[Static movement....moving downtime]
Continiously flowing to find the balance that will ultimately dismantle


Wim Wonk draws every day, day in day out, year in year out. Drawing for him is breathing and thinking. The culmination of this practice has resulted in a kind of freedom that is not frequently seen, this allows him to work within boundaries that were previously unacceptable... The language of drawing that Wim uses is incomparable to what the concept or meaning is.... The pure wonder of creating sculpture. Art and Anti-Art, Worthiness, Effort, Form and non-Form, Harmony and Paradox.

All of these thoughts of practice has allowed a certain amount of freedom for Wim to use whatever medium he sees fit to interpret his message.

A man on a mission, Wim Vonk is never tired of things, or the objects that surround him. Tidying up at home, or on the street, retrieving lost boxes or things found in random corners. In everything, in any container, he will find a bigger story. All is very much useable. Valuable and/or worthless things, formless, broken, aesthetically pleasing - or not, left (and-or abandoned) objects. The question is: Who can ask whether something holds value or not? Every item receives a new identity, whilst (importantly) the previously given meaning of the form is completely lost. Only because of the clear and personal message that Wim provides; the current situation, the pure form, the colour or the material. Ultimately an alternate message is delivered.

The three dimensional work of Wim has grown in a very organic way since the 80's, especially in his personal allotment, that later developed to consume the walls of his house on the PH kade with his son Tom between 1998 and 2006. Coffee machines, lighting systems and all of the most extraordinary items formed a caleidascopic whole whereof the sound also played a major role. Everything found its own place. Nothing was glued together or fixed to one another. The placement of these objects amongst one another suggested new possibilities. The entirety in itself created is own poetry.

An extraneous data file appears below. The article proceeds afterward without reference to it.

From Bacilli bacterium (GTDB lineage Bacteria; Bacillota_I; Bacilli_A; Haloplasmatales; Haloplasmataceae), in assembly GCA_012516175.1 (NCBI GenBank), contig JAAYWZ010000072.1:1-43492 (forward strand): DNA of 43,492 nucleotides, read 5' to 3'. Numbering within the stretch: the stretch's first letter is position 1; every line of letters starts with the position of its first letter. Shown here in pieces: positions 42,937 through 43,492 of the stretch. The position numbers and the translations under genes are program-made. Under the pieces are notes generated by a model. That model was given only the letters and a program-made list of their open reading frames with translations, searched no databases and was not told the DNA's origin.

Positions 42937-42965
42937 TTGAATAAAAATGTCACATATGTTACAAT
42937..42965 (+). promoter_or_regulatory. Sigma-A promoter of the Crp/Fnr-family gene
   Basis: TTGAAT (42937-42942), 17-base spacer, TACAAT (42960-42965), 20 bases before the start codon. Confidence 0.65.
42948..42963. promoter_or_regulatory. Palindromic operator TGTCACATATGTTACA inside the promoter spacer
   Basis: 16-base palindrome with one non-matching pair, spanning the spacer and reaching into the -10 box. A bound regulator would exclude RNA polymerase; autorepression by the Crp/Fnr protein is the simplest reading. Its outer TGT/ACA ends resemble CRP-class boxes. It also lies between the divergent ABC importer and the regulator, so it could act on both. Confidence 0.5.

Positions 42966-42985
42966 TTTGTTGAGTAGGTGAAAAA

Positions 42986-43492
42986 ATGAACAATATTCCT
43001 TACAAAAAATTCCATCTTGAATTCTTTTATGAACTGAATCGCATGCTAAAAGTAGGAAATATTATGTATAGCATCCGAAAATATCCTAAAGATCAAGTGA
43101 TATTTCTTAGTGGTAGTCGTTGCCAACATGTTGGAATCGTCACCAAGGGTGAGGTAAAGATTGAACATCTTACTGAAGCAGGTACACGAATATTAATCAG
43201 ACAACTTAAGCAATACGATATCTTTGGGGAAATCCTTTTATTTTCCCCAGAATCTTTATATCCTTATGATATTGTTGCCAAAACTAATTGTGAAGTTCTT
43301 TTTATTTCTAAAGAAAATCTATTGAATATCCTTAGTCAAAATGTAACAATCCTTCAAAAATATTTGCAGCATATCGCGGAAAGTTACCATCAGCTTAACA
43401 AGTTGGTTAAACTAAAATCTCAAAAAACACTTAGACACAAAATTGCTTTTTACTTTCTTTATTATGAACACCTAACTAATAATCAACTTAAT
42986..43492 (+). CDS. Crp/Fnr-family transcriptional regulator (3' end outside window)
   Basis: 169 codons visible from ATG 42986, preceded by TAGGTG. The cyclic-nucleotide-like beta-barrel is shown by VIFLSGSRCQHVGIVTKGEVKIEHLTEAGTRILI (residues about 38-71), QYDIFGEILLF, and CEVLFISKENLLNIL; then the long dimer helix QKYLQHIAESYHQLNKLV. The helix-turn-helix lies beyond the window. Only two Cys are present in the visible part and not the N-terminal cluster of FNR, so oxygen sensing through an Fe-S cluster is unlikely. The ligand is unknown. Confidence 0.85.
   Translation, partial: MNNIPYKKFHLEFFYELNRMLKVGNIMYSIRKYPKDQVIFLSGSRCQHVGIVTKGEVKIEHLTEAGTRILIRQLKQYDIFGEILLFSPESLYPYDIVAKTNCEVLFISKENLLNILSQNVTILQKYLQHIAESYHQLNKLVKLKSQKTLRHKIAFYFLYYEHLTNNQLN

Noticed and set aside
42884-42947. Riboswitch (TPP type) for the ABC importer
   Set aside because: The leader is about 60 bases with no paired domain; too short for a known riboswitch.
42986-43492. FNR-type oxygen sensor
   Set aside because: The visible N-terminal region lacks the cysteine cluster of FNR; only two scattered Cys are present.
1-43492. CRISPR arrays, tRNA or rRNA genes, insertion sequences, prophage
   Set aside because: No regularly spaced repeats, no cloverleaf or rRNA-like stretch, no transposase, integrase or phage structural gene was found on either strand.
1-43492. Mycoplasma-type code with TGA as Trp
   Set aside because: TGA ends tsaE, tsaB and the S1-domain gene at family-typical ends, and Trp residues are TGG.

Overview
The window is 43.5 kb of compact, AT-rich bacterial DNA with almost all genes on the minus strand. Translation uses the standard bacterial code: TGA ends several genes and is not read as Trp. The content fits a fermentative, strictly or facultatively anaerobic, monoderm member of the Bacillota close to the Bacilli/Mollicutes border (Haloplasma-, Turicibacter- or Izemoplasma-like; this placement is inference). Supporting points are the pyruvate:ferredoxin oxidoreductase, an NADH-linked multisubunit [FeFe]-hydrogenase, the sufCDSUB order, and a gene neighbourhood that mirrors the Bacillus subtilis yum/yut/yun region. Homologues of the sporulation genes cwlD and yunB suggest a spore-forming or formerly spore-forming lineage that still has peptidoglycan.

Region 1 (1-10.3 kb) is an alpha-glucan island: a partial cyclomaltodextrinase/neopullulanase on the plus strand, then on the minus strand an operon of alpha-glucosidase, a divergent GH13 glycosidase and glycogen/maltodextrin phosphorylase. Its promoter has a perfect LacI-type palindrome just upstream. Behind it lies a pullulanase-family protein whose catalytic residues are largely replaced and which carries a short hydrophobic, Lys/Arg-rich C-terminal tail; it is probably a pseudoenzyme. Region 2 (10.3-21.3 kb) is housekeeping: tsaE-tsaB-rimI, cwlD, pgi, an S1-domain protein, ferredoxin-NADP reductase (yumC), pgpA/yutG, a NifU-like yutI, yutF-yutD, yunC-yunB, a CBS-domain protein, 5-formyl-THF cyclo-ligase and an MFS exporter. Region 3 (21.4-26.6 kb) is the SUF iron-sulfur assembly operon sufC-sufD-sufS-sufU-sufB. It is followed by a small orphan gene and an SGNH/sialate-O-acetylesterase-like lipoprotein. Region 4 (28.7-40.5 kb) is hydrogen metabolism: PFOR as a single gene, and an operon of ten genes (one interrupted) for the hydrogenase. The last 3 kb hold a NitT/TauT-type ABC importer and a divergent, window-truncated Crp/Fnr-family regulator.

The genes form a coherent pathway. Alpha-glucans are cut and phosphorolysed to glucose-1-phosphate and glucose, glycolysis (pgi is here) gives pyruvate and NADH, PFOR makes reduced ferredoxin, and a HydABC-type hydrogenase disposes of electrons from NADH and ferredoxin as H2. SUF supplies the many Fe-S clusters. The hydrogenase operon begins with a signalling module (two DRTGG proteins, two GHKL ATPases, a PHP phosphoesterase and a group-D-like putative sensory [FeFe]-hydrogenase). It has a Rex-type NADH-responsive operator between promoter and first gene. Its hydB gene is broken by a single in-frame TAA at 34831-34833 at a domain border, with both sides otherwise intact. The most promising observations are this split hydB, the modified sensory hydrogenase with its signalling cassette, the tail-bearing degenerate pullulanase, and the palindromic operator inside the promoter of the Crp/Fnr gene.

In the year 2000 a momentum was found, after that he felt he could very actively move on. The sculptures started to touch one another. Because of these (subtle) touches, a musical whole was created. The excitement of which was found in the fact that it could all at any moment all collapse around him. It was a consistent search for balance. A tower of crystal glasses and ashtrays on a plateau with three legs, performing a poetic image with the light that it plays with. Shadows on the wall, the light from the television, the sound from the street and the thoughts of the day. Every element formed and grew with one another to form new threads. As a consequence the creation is never finished. It is always going to be a snap shot, between the past and the future. the hope of reawakening peoples existence, the instability of every individual. Its not about the thing or the found objects. The use of these objects is a simple consequence of what we find around us in our daily lives

In the warehouse in Weesp everything is let loose: there are various mills to be seen: hanging, attatched to the walls, fixed to a former work bench, to the ground, to a filing cabinet... When Klaas de Jonge arrived with his unique collection of African Art and craft a very real idea of music became apparent: every African artifact, every found object, whether inherited or simply discovered found a new existence. A continuous stream of images large and small, funny or with a darker tone... (even a perished young bird found its given place)... together with a golden chain from Marja and a toy tractor from Tom and the front door of the next door neighbour, The drawingpin from Sweden, and of course a random keyboard. Everything has its specific place, and it all fits like a glove, everything communicates or talks with one another... then the scene judders... then the creation moves and everything tumbles upon itself....now it works better,

Continiously flowing to find the balance that will ultimately dismantle.

Marja van Putten (25-8-2010)
Translated to English by Alec Gatenby (31-8-2010)